The Absence of Order Creates Toxicity

A friend of mine recently left a toxic culture and wrote about what she learned.  Her experience offers a valuable perspective not often expressed so candidly.  With her permission I’ve shared it here.  Here’s what she had to say…in her own words.

What I Learned   

  • I learned how not to lead a team.
  • The way you talk to people effects their morale, their commitment, their loyalty, their mood, their desire to do a good job, their desire to be there, and calling them sweetheart or honey, doesn’t make up for your bullshit.
  • I learned you cannot fake being a good leader and to be one, is a choice you make every day. You are in a relationship with your employees and as it goes in any relationship, you must work at it every day. Words/looks/body language and actions, speak for themselves.
  • I learned when running a business, that one of the first places to start is with systems and processes. If not, you are completely unorganized.  You are forever behind the eight ball. You are constantly training your employees. You are never able to delegate with confidence, and holding employees accountable for the job they were hired to do is unrealistic. Nothing runs smoothly because the business has no guard rails in place.
  • Similar to society, people like laws/rules/routines/guidelines to navigate their day to day lives. You can never meet an expectation, if the expectations are never clearly laid out and supported by the systems and processes.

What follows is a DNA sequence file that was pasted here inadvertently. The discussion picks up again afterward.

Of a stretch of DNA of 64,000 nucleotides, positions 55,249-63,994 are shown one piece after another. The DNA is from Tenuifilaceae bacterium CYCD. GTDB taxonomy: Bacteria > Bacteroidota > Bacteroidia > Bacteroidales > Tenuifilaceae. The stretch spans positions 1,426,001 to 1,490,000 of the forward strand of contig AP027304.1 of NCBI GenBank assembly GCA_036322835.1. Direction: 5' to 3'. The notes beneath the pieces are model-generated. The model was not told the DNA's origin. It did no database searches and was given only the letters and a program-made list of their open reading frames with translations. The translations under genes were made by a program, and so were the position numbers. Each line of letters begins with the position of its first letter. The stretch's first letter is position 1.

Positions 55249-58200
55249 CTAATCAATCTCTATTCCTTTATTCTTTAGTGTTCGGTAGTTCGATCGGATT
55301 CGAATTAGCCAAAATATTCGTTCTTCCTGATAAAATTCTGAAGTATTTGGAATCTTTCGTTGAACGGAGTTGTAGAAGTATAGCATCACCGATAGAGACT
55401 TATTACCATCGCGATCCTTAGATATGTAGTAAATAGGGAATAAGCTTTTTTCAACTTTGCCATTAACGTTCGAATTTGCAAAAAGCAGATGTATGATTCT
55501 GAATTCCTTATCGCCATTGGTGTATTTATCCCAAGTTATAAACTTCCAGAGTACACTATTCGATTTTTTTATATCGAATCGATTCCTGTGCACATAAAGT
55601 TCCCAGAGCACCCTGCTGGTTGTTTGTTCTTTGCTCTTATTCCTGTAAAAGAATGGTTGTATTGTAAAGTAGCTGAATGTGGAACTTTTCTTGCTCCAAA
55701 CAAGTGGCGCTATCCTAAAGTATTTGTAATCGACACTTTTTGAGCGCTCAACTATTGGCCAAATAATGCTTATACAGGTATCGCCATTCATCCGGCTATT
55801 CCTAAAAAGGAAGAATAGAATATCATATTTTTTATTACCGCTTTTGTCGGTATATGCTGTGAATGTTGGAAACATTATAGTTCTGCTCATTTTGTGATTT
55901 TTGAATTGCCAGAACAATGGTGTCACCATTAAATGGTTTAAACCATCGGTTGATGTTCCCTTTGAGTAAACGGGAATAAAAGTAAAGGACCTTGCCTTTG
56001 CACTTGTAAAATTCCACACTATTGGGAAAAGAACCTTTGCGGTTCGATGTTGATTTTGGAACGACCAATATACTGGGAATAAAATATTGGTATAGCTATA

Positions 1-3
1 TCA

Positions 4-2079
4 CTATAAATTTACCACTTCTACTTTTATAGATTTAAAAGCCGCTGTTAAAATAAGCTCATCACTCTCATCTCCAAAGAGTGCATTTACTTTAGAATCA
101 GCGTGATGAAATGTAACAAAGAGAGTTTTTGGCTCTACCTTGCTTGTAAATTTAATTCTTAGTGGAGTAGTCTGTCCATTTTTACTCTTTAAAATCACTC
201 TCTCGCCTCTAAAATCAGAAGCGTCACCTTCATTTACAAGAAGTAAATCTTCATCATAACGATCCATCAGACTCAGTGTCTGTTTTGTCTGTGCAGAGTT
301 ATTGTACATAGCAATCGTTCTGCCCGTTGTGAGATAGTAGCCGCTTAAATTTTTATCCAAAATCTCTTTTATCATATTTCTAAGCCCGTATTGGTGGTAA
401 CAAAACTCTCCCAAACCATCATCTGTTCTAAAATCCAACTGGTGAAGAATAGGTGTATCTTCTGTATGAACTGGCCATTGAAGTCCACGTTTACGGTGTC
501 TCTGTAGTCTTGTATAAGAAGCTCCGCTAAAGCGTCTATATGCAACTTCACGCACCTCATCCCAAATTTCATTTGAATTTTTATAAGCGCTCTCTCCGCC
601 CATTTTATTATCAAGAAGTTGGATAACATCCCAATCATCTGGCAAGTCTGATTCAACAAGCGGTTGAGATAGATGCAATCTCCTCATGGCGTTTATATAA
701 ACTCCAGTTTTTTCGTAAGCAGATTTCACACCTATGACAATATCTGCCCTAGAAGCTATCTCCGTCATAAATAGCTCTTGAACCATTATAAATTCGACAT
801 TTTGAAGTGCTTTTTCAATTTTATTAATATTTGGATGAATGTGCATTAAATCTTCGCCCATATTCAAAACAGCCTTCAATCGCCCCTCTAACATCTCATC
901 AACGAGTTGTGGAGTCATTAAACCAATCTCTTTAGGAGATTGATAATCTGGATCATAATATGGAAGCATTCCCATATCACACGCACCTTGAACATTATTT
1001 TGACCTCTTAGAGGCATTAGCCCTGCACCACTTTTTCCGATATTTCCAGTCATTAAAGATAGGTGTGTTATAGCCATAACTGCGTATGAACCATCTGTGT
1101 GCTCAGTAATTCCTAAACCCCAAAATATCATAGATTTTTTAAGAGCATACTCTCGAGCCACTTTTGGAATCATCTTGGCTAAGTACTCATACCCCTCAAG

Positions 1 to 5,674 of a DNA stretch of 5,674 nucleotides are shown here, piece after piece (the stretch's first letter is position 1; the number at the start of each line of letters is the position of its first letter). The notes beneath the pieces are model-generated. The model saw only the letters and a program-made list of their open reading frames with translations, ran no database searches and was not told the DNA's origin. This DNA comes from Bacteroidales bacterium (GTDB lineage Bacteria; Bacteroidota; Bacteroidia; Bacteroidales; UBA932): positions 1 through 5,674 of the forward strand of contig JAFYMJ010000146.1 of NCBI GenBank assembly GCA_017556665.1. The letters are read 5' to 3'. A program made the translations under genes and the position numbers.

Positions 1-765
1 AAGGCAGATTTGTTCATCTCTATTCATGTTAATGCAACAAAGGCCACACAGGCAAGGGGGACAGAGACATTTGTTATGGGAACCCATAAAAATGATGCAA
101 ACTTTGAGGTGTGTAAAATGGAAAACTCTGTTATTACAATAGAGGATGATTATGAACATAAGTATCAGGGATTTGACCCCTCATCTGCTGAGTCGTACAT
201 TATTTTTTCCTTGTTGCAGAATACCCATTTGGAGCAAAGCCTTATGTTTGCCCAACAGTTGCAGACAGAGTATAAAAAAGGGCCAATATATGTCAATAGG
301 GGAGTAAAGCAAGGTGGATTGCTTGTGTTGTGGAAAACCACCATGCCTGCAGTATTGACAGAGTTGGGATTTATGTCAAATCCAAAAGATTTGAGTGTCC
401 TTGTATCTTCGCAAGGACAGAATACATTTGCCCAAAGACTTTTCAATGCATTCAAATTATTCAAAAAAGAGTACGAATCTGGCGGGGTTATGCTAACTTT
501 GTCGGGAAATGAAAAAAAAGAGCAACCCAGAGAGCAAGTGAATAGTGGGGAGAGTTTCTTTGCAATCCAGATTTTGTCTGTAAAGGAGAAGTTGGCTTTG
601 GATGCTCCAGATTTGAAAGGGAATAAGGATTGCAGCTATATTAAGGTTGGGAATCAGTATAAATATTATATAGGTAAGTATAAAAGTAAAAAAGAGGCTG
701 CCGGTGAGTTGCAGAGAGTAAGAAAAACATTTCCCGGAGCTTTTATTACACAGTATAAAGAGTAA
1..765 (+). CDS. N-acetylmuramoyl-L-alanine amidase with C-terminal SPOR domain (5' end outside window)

• Like society, business employees need to be trained and allowed to settle into the roles they have been given. However, like traffic tickets, we sometimes need to be reminded (coached) *diplomatically, of the systems, processes, and expectations.
  • I learned that trying to anticipate, read a mind, navigate a mood, be included in conversations not specified for your position, makes for a toxic environment.
  • I learned that if you are seeing these major red flags after the first week, you should probably reevaluate if you want to continue.
  • I learned that when the bad lessons list is longer than the good lessons list, leaving is the right thing to do.

BAck To The Blog

Written by Pam Nemec


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